Category: gradients

Drawing Images with CSS Gradients

What I mean by “CSS images” is images that are created using only HTML elements and CSS. They look as if they were SVGs drawn in Adobe Illustrator but they were made right in the browser. Some techniques I’ve seen used are tinkering with border radii, box shadows, and sometimes clip-path. You can find a l...

1 Element CSS Rainbow Gradient Infinity

I first got the idea to CSS something of the kind when I saw this gradient infinity logo by Infographic Paradise: The original gradient infinity. After four hours and some twenty minutes, of which over four hours were spent on tweaking positioning, edges and highlights… I finally had the result below: My vers...

The State of Changing Gradients with CSS Transitions and Animations

Back in 2012, Internet Explorer 10 came out and, among other things, it finally supported CSS gradients and, in addition to that, the ability to animate them with just CSS! No other browser supported this at the time, but I was hopeful for the future. Sadly, six years have passed and nothing has changed in this departm...

Radial Gradient Recipes

Radial gradients are pretty dang cool. It’s amazing we can paint the background of an element with them so easily. Easily is a relative term though. It’s certainly easier than needing to create a graphic in third-party software to use as the background, and the syntax is highly learnable. But it’s als...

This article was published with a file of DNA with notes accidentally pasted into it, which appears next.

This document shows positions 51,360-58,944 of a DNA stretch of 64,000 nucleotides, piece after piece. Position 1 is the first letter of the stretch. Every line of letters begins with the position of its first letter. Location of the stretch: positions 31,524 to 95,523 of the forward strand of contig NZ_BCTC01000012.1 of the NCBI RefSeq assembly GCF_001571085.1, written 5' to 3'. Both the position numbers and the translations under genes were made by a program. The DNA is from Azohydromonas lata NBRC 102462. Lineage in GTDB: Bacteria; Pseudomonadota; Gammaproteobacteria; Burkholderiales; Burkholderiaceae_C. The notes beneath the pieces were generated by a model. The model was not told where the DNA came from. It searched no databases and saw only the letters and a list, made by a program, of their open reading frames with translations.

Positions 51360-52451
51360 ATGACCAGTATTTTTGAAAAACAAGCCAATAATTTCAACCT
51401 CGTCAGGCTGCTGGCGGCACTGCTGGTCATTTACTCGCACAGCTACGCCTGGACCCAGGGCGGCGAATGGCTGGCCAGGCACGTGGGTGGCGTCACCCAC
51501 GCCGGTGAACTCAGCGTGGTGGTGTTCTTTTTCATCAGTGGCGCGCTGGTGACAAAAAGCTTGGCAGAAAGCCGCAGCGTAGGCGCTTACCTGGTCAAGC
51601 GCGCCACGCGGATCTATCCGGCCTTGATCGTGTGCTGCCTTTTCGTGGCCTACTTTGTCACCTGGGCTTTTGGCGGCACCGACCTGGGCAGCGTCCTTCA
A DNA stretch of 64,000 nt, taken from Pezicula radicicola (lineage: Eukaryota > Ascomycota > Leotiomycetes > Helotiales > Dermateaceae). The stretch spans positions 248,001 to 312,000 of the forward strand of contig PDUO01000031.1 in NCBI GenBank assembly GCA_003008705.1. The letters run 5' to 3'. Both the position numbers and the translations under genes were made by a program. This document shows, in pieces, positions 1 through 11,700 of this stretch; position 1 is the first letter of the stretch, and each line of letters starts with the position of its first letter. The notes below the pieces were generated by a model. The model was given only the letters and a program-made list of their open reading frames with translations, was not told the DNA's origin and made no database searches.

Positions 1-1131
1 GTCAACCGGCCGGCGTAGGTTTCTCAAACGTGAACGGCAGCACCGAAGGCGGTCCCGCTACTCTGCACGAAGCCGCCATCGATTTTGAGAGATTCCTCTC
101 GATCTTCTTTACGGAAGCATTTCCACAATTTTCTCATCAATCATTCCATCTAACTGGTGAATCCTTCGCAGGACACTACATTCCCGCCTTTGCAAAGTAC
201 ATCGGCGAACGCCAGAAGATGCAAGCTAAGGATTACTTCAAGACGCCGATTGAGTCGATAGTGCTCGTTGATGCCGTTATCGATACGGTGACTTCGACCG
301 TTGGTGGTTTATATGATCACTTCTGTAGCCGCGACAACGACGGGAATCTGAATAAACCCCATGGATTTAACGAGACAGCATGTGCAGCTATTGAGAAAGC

Transitioning Gradients

Keith J. Grant: In CSS, you can’t transition a background gradient. It jumps from one gradient to the other immediately, with no smooth transition between the two. He documents a clever tactic of positioning a pseudo element covering the element with a different background and transitioning the opacity of that p...

Easing Linear Gradients

Linear gradients are easy to create in CSS and are extremely useful. As we’ll go through in this article, we can make them visually much smoother by creating them with non-linear gradients. Well, non-linear in the easing sense, anyway! Here’s an example that shows how harsh a standard linear-gradient() ca...

A Thing To Know about Gradients and “Transparent Black”

Say you have a gradient in CSS that goes from red to transparent. Easy, right? Like this: .element { background: linear-gradient( to bottom, red, transparent ); } There is a pretty big gotcha here, though. In Chrome (also Android), Firefox, and Edge, you’d be all good. But in Safari (also iOS),...